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spray drying

Feature article - Maximising product potential with spray drying

Michael Levis of Siegfried overviews the possibilities of a key pharmaceutical technology

The pharmaceutical and biotechnology industries constantly seek innovative methods to enhance product stability, solubility, bioavailability and ease of use. Within this realm, CDMOs serve as invaluable partners in the development and production of high-quality drug products. Among the array of cutting-edge technologies that have transformed the CDMO industry, spray drying has emerged as a versatile and indispensable tool.

Before we dive into its myriad applications, let’s first understand the fundamentals of spray drying. This process entails the conversion of a liquid into fine droplets, followed by controlled drying of each single droplet to form a solid powder.

The key steps involved include atomisation, in which liquid is transformed into small droplets, which amplifies the surface area for efficient drying, and drying. The droplets enter a hot gas flow in the drying chamber where they lose solvents rapidly, finally resulting in the formation of a solid product. Because of evaporation energy, the product stays relatively cool in this process.

Key applications

Spray drying has many uses in the CDMO industry, including isolating thermal-instable products. It is a low-thermal-stress method that can be employed to isolate thermally unstable substances, such as some APIs or even biological substances. This method is especially advantageous for eliminating the need for costly freeze-drying processes, providing an easily dispensable product, and potentially removing problematic residual solvents.

For those seeking to improve the bioavailability of a product or increase solubility for downstream processes, spray drying offers a compelling solution. It enables the isolation of APIs in their amorphous form, which can significantly boost solubility and bioavailability. Whether the goal is to isolate the API in a pure amorphous state or create amorphous solid dispersions to stabilise the compound, spray drying can provide the necessary flexibility.

Another possibility is to use spray drying to form complexes with, for instance, cyclodextrins or impregnate mesoporous carriers like silica, ion exchange materials or functional calcium carbonate.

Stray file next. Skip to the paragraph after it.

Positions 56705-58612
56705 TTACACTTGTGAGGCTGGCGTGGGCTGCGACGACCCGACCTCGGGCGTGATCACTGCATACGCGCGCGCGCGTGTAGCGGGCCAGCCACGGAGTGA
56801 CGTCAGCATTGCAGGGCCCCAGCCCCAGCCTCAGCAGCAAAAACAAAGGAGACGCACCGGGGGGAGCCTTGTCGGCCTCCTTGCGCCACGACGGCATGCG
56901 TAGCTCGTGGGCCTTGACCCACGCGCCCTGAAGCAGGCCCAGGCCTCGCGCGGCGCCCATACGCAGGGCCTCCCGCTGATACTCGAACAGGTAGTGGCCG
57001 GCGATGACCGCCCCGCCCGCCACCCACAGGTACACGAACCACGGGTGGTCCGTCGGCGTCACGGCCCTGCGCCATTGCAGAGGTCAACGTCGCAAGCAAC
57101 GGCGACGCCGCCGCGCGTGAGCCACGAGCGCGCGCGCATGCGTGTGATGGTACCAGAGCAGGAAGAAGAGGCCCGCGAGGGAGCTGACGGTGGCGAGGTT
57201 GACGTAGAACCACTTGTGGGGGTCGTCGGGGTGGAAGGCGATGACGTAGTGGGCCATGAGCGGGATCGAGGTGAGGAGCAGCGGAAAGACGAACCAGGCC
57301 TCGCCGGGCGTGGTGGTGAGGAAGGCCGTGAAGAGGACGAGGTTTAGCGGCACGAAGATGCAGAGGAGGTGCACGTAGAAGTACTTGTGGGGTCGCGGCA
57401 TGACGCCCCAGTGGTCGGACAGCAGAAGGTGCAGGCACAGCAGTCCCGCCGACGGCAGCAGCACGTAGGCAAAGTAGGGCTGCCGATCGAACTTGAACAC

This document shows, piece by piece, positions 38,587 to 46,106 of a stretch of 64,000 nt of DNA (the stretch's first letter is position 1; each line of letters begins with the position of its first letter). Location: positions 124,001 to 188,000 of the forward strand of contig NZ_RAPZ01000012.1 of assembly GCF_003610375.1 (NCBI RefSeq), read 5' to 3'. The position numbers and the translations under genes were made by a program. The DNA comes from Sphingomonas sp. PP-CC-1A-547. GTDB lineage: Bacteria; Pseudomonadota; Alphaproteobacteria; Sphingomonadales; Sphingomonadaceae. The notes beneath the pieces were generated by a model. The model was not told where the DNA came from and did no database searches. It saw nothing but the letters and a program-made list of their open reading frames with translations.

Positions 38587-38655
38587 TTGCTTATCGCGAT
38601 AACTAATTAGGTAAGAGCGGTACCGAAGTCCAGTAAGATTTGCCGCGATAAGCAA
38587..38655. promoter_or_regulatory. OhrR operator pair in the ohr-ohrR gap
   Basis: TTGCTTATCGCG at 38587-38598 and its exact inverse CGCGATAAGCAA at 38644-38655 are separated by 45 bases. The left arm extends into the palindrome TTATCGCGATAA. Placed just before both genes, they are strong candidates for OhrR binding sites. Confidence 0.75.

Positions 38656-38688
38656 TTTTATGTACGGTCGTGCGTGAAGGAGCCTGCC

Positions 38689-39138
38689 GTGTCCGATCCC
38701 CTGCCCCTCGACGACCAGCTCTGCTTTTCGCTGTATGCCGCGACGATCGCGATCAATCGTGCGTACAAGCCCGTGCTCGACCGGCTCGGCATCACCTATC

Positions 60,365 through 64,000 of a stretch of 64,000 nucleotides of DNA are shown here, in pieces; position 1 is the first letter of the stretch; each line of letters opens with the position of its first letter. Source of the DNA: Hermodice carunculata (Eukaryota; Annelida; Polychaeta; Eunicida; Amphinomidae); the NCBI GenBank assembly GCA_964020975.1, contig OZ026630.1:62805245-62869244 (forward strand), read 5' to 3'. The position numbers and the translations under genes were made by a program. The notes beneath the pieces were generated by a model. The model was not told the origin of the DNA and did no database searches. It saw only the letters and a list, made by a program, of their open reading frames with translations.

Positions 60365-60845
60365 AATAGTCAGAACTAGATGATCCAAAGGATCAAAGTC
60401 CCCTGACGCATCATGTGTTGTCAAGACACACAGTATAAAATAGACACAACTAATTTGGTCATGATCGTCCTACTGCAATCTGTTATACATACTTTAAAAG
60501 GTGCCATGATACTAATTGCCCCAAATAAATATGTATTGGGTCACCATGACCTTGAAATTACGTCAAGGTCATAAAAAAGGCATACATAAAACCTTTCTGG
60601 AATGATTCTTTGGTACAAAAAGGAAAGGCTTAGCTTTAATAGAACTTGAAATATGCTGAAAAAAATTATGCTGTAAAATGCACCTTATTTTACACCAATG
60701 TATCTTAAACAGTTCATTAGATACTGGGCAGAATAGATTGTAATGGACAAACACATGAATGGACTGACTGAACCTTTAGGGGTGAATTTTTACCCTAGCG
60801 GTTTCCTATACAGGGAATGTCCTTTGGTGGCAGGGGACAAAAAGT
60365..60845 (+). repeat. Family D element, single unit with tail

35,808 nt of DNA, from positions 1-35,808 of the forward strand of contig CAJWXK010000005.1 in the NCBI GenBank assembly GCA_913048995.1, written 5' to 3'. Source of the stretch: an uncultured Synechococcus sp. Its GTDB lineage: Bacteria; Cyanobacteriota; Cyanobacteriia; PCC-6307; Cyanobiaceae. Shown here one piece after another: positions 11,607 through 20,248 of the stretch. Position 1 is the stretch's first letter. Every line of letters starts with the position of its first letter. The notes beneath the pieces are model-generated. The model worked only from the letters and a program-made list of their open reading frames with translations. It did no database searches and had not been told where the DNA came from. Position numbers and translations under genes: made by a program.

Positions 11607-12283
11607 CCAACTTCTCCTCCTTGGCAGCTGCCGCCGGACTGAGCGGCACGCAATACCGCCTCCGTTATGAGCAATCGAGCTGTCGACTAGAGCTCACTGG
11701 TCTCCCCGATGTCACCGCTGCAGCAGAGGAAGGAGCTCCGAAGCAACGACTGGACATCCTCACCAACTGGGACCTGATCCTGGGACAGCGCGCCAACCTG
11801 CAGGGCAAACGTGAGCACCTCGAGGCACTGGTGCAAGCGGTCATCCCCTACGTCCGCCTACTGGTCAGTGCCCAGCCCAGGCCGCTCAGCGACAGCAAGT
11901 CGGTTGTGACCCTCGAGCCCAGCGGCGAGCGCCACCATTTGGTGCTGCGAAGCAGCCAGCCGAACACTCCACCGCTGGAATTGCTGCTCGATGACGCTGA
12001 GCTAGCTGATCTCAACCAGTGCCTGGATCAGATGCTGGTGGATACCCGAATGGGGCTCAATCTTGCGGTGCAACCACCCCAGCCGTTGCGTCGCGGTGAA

For products prone to decomposition, spray drying can be a game-changer. It allows for the combination of product with stabilisers at a nearly molecular level. This improves the overall stability of an API or formulation. It is possible to encapsulate the product to enhance its stability and access improved product properties.

Spray drying can also be used to make solid forms for storage and dispensing. Some products may not naturally exist in solid forms, which is often essential for storage and dispensing. This is particularly relevant for biologics, substances that are challenging to crystallise, oils carried on particulate carriers or molecular-level API mixtures.

Finally, spray drying can be used to tailor powder properties. The technique does not just convert liquids to solids; it also offers extensive control over particle design. By adjusting various spray drying parameters, one can influence the bulk or tap density, flowability, and compressibility of an API. This level of control ensures that the powder properties align with specific requirements.


In the CDMO industry, the versatile applications of spray drying have revolutionised the development and production of pharmaceuticals and biotechnological products. This technology offers solutions for thermal instability, bioavailability enhancement, product stability, solid-state formation and tailoring powder properties. As the industry continues to evolve, spray drying will remain a vital tool for CDMOs, unlocking new possibilities in drug development and manufacturing.



Michael Levis

Head of Process Technologies/Principal Scientist - Particle Technologies


[email protected]

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